Currently reading: BMW to introduce radically different EVs from 2025 onwards
'Neue Klasse' models will usher in radical new design cues, modular powertrains and a connectivity-focused architecture

The BMW Group will enter the 'third phase' of its transition to electrification from 2025, by which point it plans to have sold two million pure EVs to customers worldwide. 

Termed 'Neue Klasse' (New Class) in reference to the hugely popular BMW saloons and coupés that were sold in the 1960s and 1970s, this new era will see the brand usher in a new generation of electric powertrains, adopt a "radically new" approach to sustainability and introduce a new software platform. 

The first stage in BMW's transformation process began with the launch of its 'Project i' programme, under which it launched its first electrified models and explored new avenues in software and "digital interaction with the vehicle". The second phase introduced the 'Power of Choice' strategy whereby all BMW models are available wih a variety of powertrains ranging from combustion, to hybrid, to pure EV.

And now, in this third stage, BMW will develop and offer a "completely novel user experience never before seen in series production vehicles". It will be centred around a new approach to vehicle platforms that will usher in 'regionalisable technology stacks', which will allow each vehicle's operating system to be customised according to the region in which it will be sold. 

BMW will also introduce a new 'digital first' approach which will offer individually configurable upgrades and new features throughout the vehicle's lifecycle for "an increasing proportion of revenues". The first step in this process will be the introduction, this year, of the firm's new eight-generation iDrive system in the iX SUV - which offers high-speed over-the-air updates.

By the end of this year, BMW says, it will have the world's largest fleet of "vehicles capable of installing new or upgrading existing functions over the air".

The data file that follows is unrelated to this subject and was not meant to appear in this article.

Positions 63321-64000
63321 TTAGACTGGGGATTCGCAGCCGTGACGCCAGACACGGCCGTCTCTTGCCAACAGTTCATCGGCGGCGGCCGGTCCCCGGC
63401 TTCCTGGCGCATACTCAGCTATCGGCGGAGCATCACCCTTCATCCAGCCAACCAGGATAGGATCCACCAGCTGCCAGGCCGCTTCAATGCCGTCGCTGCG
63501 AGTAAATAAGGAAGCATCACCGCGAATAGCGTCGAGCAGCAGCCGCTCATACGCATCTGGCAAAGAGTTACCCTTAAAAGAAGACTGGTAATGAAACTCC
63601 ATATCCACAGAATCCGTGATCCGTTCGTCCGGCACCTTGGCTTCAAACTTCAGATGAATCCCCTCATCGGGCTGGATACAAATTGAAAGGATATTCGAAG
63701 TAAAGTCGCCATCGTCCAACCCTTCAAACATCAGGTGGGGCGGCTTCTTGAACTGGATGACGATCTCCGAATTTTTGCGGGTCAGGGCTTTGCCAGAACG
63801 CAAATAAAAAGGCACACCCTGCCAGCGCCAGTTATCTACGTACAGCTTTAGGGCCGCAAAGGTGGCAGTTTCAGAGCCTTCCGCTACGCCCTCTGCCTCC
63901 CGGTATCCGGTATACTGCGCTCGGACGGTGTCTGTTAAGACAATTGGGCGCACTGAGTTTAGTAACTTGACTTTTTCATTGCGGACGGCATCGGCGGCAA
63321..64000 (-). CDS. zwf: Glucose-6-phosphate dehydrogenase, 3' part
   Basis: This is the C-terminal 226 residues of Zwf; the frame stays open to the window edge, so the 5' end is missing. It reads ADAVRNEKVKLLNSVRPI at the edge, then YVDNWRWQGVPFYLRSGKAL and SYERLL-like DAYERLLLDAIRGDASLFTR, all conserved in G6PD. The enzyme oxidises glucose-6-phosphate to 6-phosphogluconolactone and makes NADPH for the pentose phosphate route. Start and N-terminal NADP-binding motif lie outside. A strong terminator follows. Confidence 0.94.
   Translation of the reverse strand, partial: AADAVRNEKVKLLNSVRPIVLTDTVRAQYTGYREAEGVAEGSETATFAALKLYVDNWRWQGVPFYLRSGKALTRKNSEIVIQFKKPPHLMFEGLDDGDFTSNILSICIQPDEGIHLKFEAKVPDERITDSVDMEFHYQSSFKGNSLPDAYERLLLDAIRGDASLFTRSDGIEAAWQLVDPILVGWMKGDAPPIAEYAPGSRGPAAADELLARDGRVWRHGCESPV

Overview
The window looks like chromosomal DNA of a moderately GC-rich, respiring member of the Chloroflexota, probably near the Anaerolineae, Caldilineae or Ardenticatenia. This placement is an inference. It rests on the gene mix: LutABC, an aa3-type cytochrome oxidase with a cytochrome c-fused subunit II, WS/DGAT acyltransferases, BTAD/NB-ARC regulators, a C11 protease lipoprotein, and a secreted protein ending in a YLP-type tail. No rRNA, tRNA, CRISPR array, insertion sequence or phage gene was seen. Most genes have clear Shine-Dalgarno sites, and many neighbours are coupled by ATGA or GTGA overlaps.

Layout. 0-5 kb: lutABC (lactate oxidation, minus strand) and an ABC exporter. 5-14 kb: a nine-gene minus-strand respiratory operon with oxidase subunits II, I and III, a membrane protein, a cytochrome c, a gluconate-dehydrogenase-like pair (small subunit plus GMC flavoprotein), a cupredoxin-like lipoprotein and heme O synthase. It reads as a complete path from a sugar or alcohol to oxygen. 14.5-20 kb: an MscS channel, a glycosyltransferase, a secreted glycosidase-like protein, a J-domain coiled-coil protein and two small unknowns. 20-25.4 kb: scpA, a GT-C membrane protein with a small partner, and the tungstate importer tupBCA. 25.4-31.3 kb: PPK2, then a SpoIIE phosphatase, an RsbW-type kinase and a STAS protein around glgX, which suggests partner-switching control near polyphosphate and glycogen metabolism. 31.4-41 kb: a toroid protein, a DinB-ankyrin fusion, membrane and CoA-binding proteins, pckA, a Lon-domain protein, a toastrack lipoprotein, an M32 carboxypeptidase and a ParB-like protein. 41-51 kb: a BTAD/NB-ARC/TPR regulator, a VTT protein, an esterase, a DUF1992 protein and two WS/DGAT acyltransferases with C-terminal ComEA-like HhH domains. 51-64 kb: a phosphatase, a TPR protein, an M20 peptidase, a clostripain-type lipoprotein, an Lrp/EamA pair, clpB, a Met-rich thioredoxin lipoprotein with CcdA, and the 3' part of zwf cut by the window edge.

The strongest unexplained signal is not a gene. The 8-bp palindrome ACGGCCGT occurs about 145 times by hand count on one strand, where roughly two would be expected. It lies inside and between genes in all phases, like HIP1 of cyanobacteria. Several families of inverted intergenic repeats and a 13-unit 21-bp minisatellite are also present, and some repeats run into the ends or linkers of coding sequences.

99 Bmw i drive 8th generation official images hero

Neue Klasse models will be drastically different in their design to BMW's current cars, with "proportions that differ from the past", an emphasis on aerodynamic optimisaiton and more interior space than current BMW EVs.

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The firm will also take a modular approach to powertrain differentiation, with variations of the same system used for its most accessible models right through to top-rung M performance cars - a branding that will be used throughout the transformation. The system will be based around a newly developed battery concept which uses an "optimised" cell design to offer significantly improved efficiency and reducing manufacturing costs.

BMW hints that it will preserve the "typical BMW driving experience" in its new EVs, but that it will be enhanced with the use of advanced driver assistance functions and autonomous capabilities.

Combustion powertrain output will be gradually wound down in line with the brand's electrification ambitions, while the number of fully electric BMW models available will grow by 20% annually between 2025 and 2030. By this point, the Group says, at least 50% of its global sales will be fully electric.

The firm has also hinted at a commitment to hydrogen powertrain development; it will build a 369bhp hydrogen-powered version of the X5 SUV later this year on a limited basis, but Zipse said he could "see this as a production car" in the future. The firm will seek to reduce FCEV development costs in time for hydrogen infrastructure worldwide to be expanded and improved, in order to bolster the technology's feasibility for production cars.

“The BMW Group is never satisfied with what it has achieved so far – that's what sets it apart from the rest of the field. This spirit will characterise the Neue Klasse: high tech on four wheels for customers intent on experiencing in just five years' time how mobility will feel in 2030,” said CEO Oliver Zipse.